A month ago at a conference I met a journalist who wanted to increase public understanding of science. I said, yeah, it would be good if the public understood science, then they could see how weak the case that humans are seriously warming the planet (anthropogenic global warming, AGW). After I said that, my questions received short answers, haha.
Then there’s Gary Trudeau. According to a recent Doonesbury cartoon, I’m not just a moron, I’m a moron:
The scientific case for global warming is overwhelming — and it grows daily. Only a moron would deny it.
But I think the dissent is getting louder. Jeff Jacoby, a columnist for the Boston Globe, recently wrote:
You don’t have to look far to see that impeccable scientific standards can go hand-in-hand with skepticism about global warming. Ivar Giaever, a 1973 Nobel laureate in physics, resigned this month as a Fellow of the American Physical Society (APS) to protest the organization’s official position that evidence of manmade climate change is “incontrovertible” and cause for alarm.
Giaever, unlike Jacoby, voted for Obama. And there’s this, from ScottishSkeptic:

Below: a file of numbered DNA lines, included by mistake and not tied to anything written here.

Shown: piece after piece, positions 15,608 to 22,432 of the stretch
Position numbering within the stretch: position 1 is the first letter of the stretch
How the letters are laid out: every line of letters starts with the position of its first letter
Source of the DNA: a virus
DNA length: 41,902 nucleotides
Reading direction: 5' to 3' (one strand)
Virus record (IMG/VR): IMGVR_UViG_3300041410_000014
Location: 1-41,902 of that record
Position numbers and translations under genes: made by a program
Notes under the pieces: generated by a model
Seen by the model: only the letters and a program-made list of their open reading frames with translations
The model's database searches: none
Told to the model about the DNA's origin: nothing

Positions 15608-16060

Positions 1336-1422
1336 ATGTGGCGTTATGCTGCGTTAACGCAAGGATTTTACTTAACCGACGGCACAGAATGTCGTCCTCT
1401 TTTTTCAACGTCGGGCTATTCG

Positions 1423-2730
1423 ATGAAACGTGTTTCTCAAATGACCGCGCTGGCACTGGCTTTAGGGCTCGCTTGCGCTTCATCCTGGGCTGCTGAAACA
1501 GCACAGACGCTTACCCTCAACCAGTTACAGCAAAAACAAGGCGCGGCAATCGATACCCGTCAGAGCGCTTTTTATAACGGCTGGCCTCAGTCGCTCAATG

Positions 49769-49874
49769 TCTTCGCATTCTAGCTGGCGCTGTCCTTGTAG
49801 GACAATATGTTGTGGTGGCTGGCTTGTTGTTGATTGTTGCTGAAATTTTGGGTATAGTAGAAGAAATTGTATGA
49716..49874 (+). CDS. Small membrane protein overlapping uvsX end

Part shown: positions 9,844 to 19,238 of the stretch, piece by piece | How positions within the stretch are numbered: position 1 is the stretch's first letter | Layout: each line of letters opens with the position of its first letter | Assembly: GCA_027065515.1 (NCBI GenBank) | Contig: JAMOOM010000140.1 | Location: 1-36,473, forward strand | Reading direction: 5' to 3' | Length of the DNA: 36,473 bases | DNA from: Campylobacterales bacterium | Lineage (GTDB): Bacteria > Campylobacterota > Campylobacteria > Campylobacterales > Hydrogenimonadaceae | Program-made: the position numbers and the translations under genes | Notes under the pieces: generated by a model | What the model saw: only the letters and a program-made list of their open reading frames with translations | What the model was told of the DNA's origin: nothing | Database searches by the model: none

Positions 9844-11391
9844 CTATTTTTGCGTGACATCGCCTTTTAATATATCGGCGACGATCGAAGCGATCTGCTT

This weekend I was sitting with a group of (unrelated) people I’d known since a child, and the subject of wheat farming and weather forecasts came up and almost without prompting someone else mentioned their dislike of the politicisation at the Met Office, the way the forecasts were always wrong and their suspicion about what we are being told about global warming. And then the rest of the company agreed with them.
None of these people had any financial interest in the subject, they were all educated in science at leading Universities, but they are not only questioning the assertions of global warming, they were actively sceptical.
To say I was shocked was an understatement. In many other ways this is a very pro-environment group.
So maybe there is hope for the ideas that butter is good and breakfast bad, that sugar can cause weight loss, that food is healthier after the expiration date, that faces Monday morning can make you happier on Tuesday, and so on.